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I have a hash function defined in a header file which I want to make sure is being inlined, but it uses a very large const static buffer of ints. I am wondering whether this buffer will affect the ability of the function to be inlined. Here is the code,(it's based on a crc32 implementation found here).

inline HashId hash(const void *value, const size_t length,
   const HashId previous = 0)
   // Here is the really large const static buffer.
   static const unsigned int crcTable[256] = { /* 256 Unique ints */ };

   // Short hash calculation
   unsigned char *cast = (unsigned char*) value;
   unsigned int crc32 = previous ^ 0xFFFFFFFF;
   for (size_t i = 0; i < length; ++i)
      crc32 = (crc32 >> 8) ^ crcTable[ (crc32 ^ cast[i]) & 0xFF];
   return (crc32 ^ 0xFFFFFFFF);

My hope is, that if the input is known at compile time, then this call will get compiled away into a single value. Is this expecting too much of the compiler? I'm compiling with gcc 4.6 with -O2, but I'm also interested to hear how other compilers might treat this.

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Did you look at the compiler output? –  Oli Charlesworth Oct 16 '11 at 11:23
No, it will not get compiled away into a single value. You are asking too much of the compiler. The compiler will generally not evaluate anything at compile-time that involves dereferencing pointers. –  Dietrich Epp Oct 16 '11 at 11:57
@OliCharlesworth I did, although my assembler knowledge is pretty basic,it appears to be inlining the loop, but not unrolling it. I don't want to turn on -funroll-loops, as it hurts performance in other parts of the program. Is their any way I can unroll a single loop? –  Darcy Rayner Oct 16 '11 at 12:00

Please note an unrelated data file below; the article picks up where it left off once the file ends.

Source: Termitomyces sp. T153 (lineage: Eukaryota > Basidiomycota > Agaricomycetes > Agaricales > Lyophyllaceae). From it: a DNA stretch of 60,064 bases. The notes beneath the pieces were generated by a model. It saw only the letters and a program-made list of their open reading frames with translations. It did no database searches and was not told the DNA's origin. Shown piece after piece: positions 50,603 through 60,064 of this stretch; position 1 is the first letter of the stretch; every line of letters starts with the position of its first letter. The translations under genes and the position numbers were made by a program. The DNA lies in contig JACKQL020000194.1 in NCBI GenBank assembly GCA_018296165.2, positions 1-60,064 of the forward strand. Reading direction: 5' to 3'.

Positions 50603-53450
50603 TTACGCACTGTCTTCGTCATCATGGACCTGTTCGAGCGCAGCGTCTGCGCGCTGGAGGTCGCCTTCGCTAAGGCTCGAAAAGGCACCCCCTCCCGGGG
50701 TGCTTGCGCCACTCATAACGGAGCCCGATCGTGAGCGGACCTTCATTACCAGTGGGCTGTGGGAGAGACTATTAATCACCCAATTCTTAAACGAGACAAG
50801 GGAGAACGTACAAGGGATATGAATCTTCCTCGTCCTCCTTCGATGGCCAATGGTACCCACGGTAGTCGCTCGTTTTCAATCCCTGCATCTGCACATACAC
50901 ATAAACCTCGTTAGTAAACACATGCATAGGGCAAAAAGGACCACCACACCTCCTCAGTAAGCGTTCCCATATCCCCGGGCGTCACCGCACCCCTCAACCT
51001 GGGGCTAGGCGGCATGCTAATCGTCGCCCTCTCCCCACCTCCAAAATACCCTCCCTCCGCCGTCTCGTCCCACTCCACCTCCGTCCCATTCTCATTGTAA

template meta programming? I'm not an expert, but probably it will be hard to do –  Ruggero Turra Oct 16 '11 at 12:28
<quote>I want to make sure is being inlined</quote>. Why do you care. The compiler is making a decision on what to do based on how to make the application as fast as possible. If the compiler decides its faster not to inline it do you still want to force the inline? Basically humans are notoriously bad at making this decision. The compiler is very good at it. Let the compiler do its job and forget about what it is doing. –  Loki Astari Oct 16 '11 at 17:40
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1 Answer

up vote 1 down vote accepted

As Oli indicates, your best bet is to simply look at the compiler output. However, here are some things to consider:

  • If the contents of the static are truly constant you will be better putting this in an anonymous namespace. This ensures its initialization has nothing to do with calling the function.
  • type of the static. Your example is quite trivial and thus will probably be fine, but other types will be different. Note that the initialization of such statics may or must be deferred until the block is entered (puzzle through the standard at 6.7 if you want)
  • Multi-threading, relating to the previous this initialization may be required to use a mutex to prevent multiple threads from doing the initialization.

Given the possible scenarios it'd be best to not have statics inside your function if you wish it to be inlined. But each compiler is different, and all types are not equal.

Whether the compiler can actually reduce this function to a compile-time constant is just an extended issue to whether it can inline the static at all. You may also wish to look at constexpr specifier if you can use C++11.

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Thanks, the constexpr tip was particularly helpful. –  Darcy Rayner Oct 17 '11 at 3:50
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